We're pleased to announce that Vu Le -- who wrote last issue's hilarious and popular article about foundation site visits -- has joined Blue Avocado as a regular humor columnist. By day: executive director of the Vietnamese Friendship Association in Seattle; by night: caped crusader for humor. We're calling his column: Point of Vu.
In the past few years, the concept of Collective Impact (CI) has covered lots of ground, often with great results. Concerted efforts can kick some serious butts and do it more sustainably, too. Look at the examples such as Strive and others profiled by consultants and foundations. CI efforts are characterized by a common agenda, shared measurements, mutually reinforcing activities, constant communication, a backbone organization, and monthly happy hours.
However, like taking naps at work, Collective Impact should be done strategically and sometimes not at all.
Recently, I've started seeing it become more and more like the Borg in Star Trek, a species that assimilates other life forms in a quest for dominance and perfection. Controlled by a hive mind that neutralizes any sort of individualism, and comprising billions of annexed individuals, they are strong and terrifying, like an army of zombie robots, each with one eye that has a laser beam. Resistance is futile since any entity that tries to put up a fight is either assimilated, loses its identity or else destroyed.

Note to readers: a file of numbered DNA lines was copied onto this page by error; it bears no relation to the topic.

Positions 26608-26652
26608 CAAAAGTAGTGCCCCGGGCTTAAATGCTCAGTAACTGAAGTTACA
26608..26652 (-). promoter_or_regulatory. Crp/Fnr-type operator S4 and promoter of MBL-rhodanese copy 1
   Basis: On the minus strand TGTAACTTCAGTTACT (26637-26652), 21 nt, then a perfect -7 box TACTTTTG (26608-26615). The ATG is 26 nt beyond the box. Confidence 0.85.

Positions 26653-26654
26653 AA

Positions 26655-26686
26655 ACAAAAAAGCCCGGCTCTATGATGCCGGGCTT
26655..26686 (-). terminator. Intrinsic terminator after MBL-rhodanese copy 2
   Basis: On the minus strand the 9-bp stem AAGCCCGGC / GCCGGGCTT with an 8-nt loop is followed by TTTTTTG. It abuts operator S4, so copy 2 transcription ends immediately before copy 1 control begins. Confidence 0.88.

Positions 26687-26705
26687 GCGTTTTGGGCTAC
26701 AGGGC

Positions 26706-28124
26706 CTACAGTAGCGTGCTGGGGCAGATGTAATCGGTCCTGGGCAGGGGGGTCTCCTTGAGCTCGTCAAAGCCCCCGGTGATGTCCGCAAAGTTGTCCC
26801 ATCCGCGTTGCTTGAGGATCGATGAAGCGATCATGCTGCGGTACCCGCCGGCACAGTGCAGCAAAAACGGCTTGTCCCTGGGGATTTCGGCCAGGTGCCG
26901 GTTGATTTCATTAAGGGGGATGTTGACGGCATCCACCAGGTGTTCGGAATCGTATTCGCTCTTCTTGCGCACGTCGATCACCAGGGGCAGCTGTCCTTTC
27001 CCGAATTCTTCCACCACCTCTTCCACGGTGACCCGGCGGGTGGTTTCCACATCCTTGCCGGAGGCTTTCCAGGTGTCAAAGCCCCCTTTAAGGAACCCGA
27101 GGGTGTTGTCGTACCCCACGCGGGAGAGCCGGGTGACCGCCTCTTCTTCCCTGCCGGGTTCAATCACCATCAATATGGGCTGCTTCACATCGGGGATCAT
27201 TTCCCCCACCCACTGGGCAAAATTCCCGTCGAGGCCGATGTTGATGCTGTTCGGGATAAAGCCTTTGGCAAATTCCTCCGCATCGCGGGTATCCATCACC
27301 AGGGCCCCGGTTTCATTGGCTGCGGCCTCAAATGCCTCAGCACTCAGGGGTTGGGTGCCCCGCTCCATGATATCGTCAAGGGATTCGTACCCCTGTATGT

That, unfortunately, is what it feels like sometimes by those of us on the ground: the nonprofits that work directly with individuals and families. While no one is arguing with the importance and effectiveness of collective impact, it can be a little frustrating. Three or four times this year, we were told by various funders we need to align with The Borg. (There are several great CI efforts all around, so by "The Borg," I am not referring to any specific one). Program officers, who are the Sherpas on the oftentimes Everestian slopes of foundation applications, have seen this shift in paradigm and have been trying to be helpful.
Once in a while, I get a call like this:
Program Officer: I'm calling to provide some feedback on your proposal. Are you in a secure location?
Me: Yes. I just walked into the bathroom.
PO: You need to mention a little bit more about your work with the Borg. The review team is looking for projects that really align with the Borg's strategy.
Me: All right, we can expand that section. Thank you.
PO: I never called you. This conversation never happened.
Sometimes, we actually align with the Borg, in which case I'm happy to expand on how wonderful it is to be assimilated into the Borg hive mind. But occasionally we do not align. Heck, once in a while it makes no sense to be.
As powerful as the Borg are in Star Trek, they were never able to assimilate members of Species 8472, which look kind of like bugs, but that's neither here nor there. Species 8472 is just so biologically different and incompatible, assimilation would only lead to disaster.